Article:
Aimed at undergraduate mathematics and computer science students, this book is an excellent introduction to a lot of problems of discrete mathematics. It discusses a number of selected results and methods, mostly from areas of combinatorics and graph theory, and it uses proofs and problem solving to help students understand the solutions to problems. Numerous examples, figures, and exercises are spread throughout the book.
The aim of this book is to introduce a range of combinatorial methods for those who want to apply these methods in the solution of practical and theoretical problems. Various tricks and techniques are taught by means of exercises. Hints are given in a separate section and a third section contains all solutions in detail. A dictionary section gives definitions of the combinatorial notions occurring in the book. Combinatorial Problems and Exercises was first published in 1979. This revised edition has the same basic structure but has been brought up to date with a series of exercises on random walks on graphs and their relations to eigenvalues, expansion properties and electrical resistance. In various chapters the author found lines of thought that have been extended in a natural and significant way in recent years. About 60 new exercises (more counting sub-problems) have been added and several solutions have been simplified.
Recently, it became apparent that a large number of the most interesting structures and phenomena of the world can be described by networks. To develop a mathematical theory of very large networks is an important challenge. This book describes one recent approach to this theory, the limit theory of graphs which has emerged over the last decade.
This book surveys matching theory, with an emphasis on connections with other areas of mathematics and on the role matching theory has played, and continues to play, in the development of some of these areas. Besides basic results on the existence of matchings and on the matching structure of graphs, the impact of matching theory is discussed by providing crucial special cases and nontrivial examples on matroid theory, algorithms, and polyhedral combinatorics. The new Appendix outlines how the theory and applications of matching theory have continued to develop since the book was first published in 1986, by launching (among other things) the Markov Chain Monte Carlo method.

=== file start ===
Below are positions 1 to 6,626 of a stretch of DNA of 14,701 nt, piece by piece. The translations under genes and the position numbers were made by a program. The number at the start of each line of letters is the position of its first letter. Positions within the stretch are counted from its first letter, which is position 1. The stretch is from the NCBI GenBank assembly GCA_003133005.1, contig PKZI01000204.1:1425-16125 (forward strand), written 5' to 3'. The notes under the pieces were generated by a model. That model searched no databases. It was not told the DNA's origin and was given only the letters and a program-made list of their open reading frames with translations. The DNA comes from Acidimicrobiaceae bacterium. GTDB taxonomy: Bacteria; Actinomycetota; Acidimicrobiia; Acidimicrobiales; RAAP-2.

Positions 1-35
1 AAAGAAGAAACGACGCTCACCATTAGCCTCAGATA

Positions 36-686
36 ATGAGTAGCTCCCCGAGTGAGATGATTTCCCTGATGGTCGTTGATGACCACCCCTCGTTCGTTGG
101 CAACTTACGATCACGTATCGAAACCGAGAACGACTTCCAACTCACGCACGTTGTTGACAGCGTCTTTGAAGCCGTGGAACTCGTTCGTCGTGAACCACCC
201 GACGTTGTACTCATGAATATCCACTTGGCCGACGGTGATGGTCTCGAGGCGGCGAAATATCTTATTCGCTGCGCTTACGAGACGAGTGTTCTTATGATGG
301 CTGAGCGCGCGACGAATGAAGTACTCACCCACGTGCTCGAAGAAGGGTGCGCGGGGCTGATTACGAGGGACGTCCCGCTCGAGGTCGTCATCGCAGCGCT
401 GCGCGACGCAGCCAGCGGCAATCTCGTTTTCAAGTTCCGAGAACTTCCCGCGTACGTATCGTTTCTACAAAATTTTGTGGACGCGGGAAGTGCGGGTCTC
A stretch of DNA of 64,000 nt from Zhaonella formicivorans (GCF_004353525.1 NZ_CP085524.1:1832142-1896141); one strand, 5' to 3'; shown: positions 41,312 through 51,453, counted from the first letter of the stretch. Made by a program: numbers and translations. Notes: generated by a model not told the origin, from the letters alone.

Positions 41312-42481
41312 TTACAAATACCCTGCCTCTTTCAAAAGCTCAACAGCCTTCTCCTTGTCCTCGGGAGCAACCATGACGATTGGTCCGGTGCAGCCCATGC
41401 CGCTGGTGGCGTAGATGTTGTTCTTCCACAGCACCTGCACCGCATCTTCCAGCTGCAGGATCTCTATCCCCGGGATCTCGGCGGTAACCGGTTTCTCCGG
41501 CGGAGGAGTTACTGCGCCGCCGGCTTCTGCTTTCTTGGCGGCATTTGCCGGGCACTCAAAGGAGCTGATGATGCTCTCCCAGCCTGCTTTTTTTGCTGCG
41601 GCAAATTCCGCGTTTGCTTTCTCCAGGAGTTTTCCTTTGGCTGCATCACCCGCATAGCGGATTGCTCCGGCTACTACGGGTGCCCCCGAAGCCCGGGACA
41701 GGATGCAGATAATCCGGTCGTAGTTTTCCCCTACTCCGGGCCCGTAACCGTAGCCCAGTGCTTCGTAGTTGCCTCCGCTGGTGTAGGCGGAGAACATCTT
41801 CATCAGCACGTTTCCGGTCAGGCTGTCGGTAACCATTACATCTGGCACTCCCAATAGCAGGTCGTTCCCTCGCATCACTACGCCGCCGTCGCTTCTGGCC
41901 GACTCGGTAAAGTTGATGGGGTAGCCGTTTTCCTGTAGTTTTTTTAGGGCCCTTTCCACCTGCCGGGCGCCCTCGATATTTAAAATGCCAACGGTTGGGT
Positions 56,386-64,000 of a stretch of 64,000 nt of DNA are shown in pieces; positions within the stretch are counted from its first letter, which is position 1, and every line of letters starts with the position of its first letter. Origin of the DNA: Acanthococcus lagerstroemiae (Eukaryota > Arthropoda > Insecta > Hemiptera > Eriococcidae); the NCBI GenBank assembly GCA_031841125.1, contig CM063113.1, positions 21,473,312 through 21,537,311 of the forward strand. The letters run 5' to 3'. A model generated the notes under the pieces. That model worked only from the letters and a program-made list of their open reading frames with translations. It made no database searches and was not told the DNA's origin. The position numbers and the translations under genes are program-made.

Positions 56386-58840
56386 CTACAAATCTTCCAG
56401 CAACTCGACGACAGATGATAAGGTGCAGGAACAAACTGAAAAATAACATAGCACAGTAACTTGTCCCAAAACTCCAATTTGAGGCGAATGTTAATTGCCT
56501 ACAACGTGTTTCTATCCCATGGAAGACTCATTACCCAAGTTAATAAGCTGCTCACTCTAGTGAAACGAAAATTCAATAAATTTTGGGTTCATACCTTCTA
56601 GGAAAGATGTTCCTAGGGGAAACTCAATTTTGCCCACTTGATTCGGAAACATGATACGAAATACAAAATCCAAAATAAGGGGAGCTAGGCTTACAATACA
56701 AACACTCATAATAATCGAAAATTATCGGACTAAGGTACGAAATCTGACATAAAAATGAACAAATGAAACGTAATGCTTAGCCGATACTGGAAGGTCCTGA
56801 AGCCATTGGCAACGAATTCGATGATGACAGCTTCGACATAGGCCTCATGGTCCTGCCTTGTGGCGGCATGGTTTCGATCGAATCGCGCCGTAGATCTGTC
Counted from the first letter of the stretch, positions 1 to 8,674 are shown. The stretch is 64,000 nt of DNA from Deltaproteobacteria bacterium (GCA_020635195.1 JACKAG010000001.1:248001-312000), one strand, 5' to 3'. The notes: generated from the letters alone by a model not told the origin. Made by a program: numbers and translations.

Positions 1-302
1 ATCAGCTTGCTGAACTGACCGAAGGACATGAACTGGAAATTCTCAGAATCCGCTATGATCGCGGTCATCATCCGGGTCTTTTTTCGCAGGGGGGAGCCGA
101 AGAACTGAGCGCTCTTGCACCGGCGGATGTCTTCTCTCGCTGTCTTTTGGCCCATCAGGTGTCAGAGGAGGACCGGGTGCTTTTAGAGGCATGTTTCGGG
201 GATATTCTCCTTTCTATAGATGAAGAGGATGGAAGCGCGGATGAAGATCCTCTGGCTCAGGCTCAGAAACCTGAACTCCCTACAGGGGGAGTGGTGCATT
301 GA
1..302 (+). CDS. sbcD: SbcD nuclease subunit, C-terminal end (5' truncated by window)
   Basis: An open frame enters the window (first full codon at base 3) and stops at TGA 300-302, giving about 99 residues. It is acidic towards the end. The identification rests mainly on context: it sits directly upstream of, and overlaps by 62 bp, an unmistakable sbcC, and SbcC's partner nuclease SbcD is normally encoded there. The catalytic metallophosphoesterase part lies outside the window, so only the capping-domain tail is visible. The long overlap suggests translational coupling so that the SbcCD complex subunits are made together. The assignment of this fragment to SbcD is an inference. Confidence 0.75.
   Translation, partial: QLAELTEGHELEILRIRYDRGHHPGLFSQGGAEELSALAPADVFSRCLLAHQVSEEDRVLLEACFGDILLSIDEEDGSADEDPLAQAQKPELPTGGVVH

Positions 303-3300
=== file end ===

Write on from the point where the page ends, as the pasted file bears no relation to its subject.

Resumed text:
Historically, there is a close connection between geometry and optImization. This is illustrated by methods like the gradient method and the simplex method, which are associated with clear geometric pictures. In combinatorial optimization, however, many of the strongest and most frequently used algorithms are based on the discrete structure of the problems: the greedy algorithm, shortest path and alternating path methods, branch-and-bound, etc. In the last several years geometric methods, in particular polyhedral combinatorics, have played a more and more profound role in combinatorial optimization as well. Our book discusses two recent geometric algorithms that have turned out to have parti...
Leading combinatorialists from around the world contributed to this volume. The plenary lecturers were the following: J. Beck (on combinatorial games), B. Bollobaacute;s (on cycles in random graphs), A. Brouwer (on extremal design theory), P. Erdodblac;s (on problems and results in combinatorics), C. Godsil (on the application of linear algebra in combinatorics), L. Lovaacute;sz (on matching theory), A.A. Razborov (on Boolean complexity), M. Saks (on collective coin flipping), and A. Schrijver (on disjoint paths in graphs).